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  •  REVIEW: CHUNKY MOVE: MORTAL ENGINE

    Chunky Move: Mortal Engine
    Photo by Julieta Cervantes

    Humanity in Black and White

    Chunky Move's Mortal Engine boldly goes. . .

    By QUINN BATSON
    Offoffoff.com

    When new technology breaks through to make a coherent and focused dance piece, many people are contributing their best. Chunky Move's Mortal Engine just works, and at the same time it is unlike anything I've seen presented on stage. Director/choreographer Gideon Obarzanek has teamed with video engineer Frieder Weiss, sound and laser artist Robin Fox and composer Ben Frost to create an unreal world whose characters still feel essentially human. The sonic and visual effects are startling and disorienting but still illuminate the gist of the piece, basic concepts of human duality and the struggles this duality creates.

      
    CHUNKY MOVE: MORTAL ENGINE
    Choreography by: Gideon Obarzanek.
    Dancers: Kristy Ayre, Sara Black, Marnie Palomares, Lee Serle, James Shannon, Charmene Yap.
    Music by: Ben Frost.
    Set design by: Richard Dinnen and Gideon Obarzanek.
    Costumes by: Paula Levis.
    Lighting design by: Damien Cooper.
    Interactive System Design: Frieder Weiss.
    Laser and sound art: Robin Fox.
     SCHEDULE
    Brooklyn Academy of Music
    December 9-12, 2009

    Much of the piece is binarily lit; there is black, and there is white, and the two take turns dominating the stage, first singling out figures in pools of light on a dark stage and then singling them out in pools of darkness on a bright stage. Light or its absence follows the dancers as they move, with ghostly traces and meltings, as if light and darkness are seeping into and out of the bodies on stage. Many different elements break up this basic theme, however, giving the piece constant tension. Characters moving slowly and somehow making humorously amplified scrunching sounds can at any moment be assaulted by some crazy kaleidoscopic spinning geometries of shapes that are accompanied by intense music and sound, often serving as a scene changer while dancers unobtrusively exit or enter the raked platform that serves as the stage. The set design by Richard Dinnen and Obarzanek works well to break up the piece as well. Panels that slowly rise to vertical make dancers less abstract and also allow them more control over the lighting and sound that their movements are triggering, for instance shattering patterns of lines with their bodies or creating little sonic storms.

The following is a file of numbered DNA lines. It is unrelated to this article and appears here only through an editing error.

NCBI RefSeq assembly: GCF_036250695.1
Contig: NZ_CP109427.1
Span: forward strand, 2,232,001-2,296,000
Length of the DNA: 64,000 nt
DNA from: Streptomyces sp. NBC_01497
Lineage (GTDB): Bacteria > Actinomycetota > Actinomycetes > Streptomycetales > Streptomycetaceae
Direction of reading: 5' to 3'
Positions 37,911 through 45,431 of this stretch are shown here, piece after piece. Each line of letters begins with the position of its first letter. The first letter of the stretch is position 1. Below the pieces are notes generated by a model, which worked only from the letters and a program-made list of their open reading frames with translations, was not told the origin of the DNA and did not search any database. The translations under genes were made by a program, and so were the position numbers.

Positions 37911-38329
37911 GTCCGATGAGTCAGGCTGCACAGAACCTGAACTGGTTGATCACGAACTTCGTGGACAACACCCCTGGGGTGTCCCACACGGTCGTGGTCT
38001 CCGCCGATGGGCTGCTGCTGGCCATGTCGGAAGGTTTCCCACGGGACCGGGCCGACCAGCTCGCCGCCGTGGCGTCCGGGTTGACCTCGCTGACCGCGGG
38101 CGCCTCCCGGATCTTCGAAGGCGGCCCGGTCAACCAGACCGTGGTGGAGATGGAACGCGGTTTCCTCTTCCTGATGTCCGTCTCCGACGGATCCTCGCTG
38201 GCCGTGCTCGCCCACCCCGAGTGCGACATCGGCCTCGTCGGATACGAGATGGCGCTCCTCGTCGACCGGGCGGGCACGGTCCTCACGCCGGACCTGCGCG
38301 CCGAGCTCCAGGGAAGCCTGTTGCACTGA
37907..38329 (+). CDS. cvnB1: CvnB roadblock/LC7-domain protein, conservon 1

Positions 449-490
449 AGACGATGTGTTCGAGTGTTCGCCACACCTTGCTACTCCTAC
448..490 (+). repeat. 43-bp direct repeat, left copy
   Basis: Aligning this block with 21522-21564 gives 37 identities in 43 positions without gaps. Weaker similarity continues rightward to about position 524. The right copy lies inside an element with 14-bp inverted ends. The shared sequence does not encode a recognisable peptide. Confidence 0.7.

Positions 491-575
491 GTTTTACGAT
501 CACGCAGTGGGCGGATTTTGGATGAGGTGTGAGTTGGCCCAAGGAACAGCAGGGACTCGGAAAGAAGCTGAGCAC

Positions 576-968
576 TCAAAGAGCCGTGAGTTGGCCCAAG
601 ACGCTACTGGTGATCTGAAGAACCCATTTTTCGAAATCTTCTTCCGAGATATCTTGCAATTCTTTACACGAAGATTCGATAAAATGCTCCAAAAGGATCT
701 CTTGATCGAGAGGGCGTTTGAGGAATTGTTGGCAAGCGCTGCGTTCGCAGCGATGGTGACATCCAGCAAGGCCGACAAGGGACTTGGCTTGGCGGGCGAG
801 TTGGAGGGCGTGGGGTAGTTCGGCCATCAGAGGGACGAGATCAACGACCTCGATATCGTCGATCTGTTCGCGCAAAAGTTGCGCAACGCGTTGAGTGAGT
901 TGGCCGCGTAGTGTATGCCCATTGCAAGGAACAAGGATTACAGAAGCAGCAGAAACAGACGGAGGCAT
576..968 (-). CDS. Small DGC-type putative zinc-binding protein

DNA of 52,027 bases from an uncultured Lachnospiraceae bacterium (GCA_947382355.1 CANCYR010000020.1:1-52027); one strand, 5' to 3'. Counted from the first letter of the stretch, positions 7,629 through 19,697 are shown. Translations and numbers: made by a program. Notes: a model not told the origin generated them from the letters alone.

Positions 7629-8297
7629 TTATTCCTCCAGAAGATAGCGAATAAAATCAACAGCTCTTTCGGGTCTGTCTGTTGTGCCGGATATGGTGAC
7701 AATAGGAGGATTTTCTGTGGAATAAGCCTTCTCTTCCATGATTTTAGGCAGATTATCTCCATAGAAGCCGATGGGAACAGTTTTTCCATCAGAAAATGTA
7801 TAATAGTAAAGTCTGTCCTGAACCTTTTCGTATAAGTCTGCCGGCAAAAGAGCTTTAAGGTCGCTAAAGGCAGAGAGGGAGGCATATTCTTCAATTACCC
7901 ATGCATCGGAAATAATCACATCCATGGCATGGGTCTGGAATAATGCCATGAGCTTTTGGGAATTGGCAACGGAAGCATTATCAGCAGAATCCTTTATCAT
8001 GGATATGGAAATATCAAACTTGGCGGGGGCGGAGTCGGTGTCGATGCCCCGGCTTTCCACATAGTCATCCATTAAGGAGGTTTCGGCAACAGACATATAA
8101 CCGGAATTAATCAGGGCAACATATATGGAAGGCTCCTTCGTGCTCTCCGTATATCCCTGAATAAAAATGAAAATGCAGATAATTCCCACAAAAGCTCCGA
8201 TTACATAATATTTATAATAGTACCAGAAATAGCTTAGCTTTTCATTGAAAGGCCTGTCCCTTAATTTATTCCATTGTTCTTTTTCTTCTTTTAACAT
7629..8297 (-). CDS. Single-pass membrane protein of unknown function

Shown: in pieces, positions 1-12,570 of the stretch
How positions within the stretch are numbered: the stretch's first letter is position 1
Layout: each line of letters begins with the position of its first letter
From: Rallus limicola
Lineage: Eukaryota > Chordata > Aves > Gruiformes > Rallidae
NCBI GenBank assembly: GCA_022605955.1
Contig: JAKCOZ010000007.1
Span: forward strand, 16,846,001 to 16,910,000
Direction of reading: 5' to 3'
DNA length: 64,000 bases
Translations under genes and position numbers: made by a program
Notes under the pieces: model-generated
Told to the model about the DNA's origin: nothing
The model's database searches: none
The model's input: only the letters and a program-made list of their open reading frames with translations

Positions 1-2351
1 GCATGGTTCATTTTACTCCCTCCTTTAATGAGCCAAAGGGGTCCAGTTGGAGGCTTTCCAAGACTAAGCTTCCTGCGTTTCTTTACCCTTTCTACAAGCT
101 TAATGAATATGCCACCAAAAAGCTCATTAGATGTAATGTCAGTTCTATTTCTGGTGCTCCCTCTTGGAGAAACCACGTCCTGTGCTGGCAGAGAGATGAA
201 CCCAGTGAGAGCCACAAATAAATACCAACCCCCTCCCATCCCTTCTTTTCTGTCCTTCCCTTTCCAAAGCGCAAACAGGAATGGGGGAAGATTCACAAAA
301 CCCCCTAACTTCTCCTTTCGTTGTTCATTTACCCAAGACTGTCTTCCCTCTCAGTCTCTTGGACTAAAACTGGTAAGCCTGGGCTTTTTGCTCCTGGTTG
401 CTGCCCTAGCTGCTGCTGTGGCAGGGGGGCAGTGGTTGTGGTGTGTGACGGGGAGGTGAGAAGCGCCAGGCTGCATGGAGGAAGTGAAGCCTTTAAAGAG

Though the various effects are too numerous and layered to detail here, some images do stick. A sequence of a dancer and his/her "shadow" who, usually, mirrors him is an elegant and wry illustration of the darkness inside us that, usually, follows the light. The first dancer to enter the stage makes only a small sliding sound in near darkness, an eerie way to enter our consciousness and a subtle way to begin the piece. Segments where dancers leak cosmic "dust" as they move are beautifully evocative, like watching the slow but inexorable shedding of life that goes on invisibly every day as we move through the world. And there is humanity among all the abstraction, both in duets and in sections with individuals breaking away from and into a clumped group.

    A fullblown laser show in science fiction green invades the theater soon after the grey fog that has entered has ushered out the black and the white. Though almost unrelated to the rest of the piece, the sheer spectacle and feeling of being sucked into a vortex make this section powerful and otherworldly. Figures in silo do make their way through the clouds of green almost to keep us oriented and watching the stage, as concentric, morphing cones of laser light carve the space with some sort of visual tractor beam.

    DECEMBER 14, 2009
    OFFOFFOFF.COM • THE GUIDE TO ALTERNATIVE NEW YORK


    Reader comments on Chunky Move: Mortal Engine:

  • Way!?   from Guffer, Dec 24, 2009

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